Buy these modems in pairs to get top performance
- By John McCormick
- Mar 17, 1997
Amquest Corp.'s AM33141V-HY internal HyperModem, for example, has built-in
fax-on-demand and voice-mail capabilities.
The HyperModems are no speed slouches. They send at standard speeds and provide a
maximum compressed data transfer speed of 300 kilobits/sec when used in pairs.
Because of the speed of modem evolution, the external AM3314E-HY HyperModem and the
internal AM33141V-HY specified a top standard speed of 28.8 kilobits/sec even though both
are compatible with the faster 33.6-kilobit/sec standard.
I liked the two-headed serial cable that came with the external modem, ready for both
types of serial ports without an extra adapter.
The external HyperModem doesn't support voice or fax on demand, but its easier
installation could make it the better choice for many federal users.
The internal HyperModem comes in voice and nonvoice versions. I tested the voice
version because of its potential as a reasonably priced telephone and fax management call
center for small offices.
Users can run into port conflicts when installing cards. The internal HyperModem
provided external access for changing COM port and interrupt request (IRQ) settings. That
made configuration easier, because the card didn't have to be removed repeatedly from the
PC to change default settings.
The most installation help came from the utility software. The utility quickly detected
free COM ports and notified me before installation began.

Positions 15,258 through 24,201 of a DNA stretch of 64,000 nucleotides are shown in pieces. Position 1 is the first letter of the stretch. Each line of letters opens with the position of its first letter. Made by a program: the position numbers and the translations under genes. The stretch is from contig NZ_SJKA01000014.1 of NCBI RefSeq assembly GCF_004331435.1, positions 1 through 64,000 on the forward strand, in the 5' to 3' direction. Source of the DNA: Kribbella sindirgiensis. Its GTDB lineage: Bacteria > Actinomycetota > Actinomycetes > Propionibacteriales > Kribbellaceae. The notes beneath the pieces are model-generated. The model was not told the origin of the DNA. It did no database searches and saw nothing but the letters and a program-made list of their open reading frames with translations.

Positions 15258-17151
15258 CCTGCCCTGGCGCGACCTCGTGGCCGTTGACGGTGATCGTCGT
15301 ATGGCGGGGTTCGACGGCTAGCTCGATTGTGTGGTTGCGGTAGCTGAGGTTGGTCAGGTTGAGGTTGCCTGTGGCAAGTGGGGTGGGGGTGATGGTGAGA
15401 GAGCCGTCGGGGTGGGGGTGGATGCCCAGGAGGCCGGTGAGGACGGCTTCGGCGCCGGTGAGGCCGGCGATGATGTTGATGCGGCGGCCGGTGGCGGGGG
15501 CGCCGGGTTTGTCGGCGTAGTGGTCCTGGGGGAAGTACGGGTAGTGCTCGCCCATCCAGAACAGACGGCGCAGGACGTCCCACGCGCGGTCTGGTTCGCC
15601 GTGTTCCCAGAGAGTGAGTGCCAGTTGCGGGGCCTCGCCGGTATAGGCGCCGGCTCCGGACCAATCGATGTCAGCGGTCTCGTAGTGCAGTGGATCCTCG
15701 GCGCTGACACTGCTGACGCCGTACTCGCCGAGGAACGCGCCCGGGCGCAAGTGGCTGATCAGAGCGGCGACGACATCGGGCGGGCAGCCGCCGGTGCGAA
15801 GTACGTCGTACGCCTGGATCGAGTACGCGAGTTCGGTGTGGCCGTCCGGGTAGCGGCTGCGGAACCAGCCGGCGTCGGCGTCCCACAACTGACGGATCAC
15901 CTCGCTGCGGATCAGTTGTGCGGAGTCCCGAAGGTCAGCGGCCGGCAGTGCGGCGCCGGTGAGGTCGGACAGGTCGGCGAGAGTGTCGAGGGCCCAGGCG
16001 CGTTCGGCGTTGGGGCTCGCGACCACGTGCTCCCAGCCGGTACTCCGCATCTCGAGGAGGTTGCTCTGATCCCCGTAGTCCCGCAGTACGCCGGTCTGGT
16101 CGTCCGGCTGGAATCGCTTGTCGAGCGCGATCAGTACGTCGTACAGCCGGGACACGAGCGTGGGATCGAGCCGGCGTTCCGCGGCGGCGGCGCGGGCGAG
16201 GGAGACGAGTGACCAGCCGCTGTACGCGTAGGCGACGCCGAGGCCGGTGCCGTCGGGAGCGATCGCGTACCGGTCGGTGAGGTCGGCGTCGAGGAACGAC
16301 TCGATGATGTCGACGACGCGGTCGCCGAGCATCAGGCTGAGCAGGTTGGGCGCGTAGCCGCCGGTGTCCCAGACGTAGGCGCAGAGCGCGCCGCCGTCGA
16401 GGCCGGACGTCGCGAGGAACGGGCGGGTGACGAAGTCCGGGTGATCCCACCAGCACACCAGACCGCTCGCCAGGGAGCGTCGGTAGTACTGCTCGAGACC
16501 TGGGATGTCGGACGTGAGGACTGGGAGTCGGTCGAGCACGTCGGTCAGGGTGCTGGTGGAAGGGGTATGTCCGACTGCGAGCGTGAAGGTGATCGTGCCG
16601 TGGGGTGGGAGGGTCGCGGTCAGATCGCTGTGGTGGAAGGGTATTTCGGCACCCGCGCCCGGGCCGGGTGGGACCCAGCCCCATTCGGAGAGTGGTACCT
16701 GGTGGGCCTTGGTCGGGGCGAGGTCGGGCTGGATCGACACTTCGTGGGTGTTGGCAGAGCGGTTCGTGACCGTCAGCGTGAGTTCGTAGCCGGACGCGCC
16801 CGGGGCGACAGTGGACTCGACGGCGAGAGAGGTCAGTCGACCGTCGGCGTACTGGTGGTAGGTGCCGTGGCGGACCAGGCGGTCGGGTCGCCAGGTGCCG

Amquest includes voice mail and fax-on-demand software only with the internal modem,
because the serial cables for external modems lack the necessary connections. The Amquest
voice and fax software works with BitWare from Cheyenne Software Inc. of Roslyn Heights,
N.Y., and is only for Microsoft Windows environments.
If you plan to funnel your voice-mail and fax needs through a HyperModem inside a
dedicated PC, choose an older Windows PC with enough hard-drive space to store the fax
documents and digitized voice messages.
Installation and setup for the voice software is easy: Record messages through the
external microphone input port. These messages can guide callers to any fax documents or
voice mailboxes you might wish to configure.
Fax documents are created by selecting the Amquest fax driver as the printer target for
Windows software-no need to print documents and fax them back into your system.
To set up a fax-on-demand or voice mailbox, just click on a button to designate the
type when you configure each box.
For fax retrieval, users will get instant gratification if they call from the handset
of a fax machine. Or the system can offer the option of faxing to another number.
Both modems should be compatible with all other fast modems. No modem always reaches
28.8- or 33.6-kilobit/sec speeds in real life, but the HyperModems dealt with noisy lines
as well as other fast modems I've tried.
Likewise, fax speeds seldom reached the theoretical 14.4-kilobit/sec maximum, but here
the problem wasn't bad telephone connections, it was that most installed fax machines are
limited to 9,600 bits/sec.
Amquest's proprietary 8-to-1 data compression works only with Amquest or other hyper
modems at both connection ends. This feature uses the newest 20-MHz Rockwell controller/
data pump chip set that compresses better than older 14-MHz chip sets.
When I tested this high-speed data link, it did speed up some file transfers, so I
would rate it a success, although it rarely approached the maximum theoretical transfer
speed of 300 kilobits/sec.
This link would save time on all but the noisiest connections between offices that
transfer lots of files by modem.
Even if you have V.34+ modems, it is worth your while to buy HyperModems for faster
file transfers-as long you buy for both ends.
John McCormick, a free-lance writer and computer consultant, has been working with
computers since the early 1960s.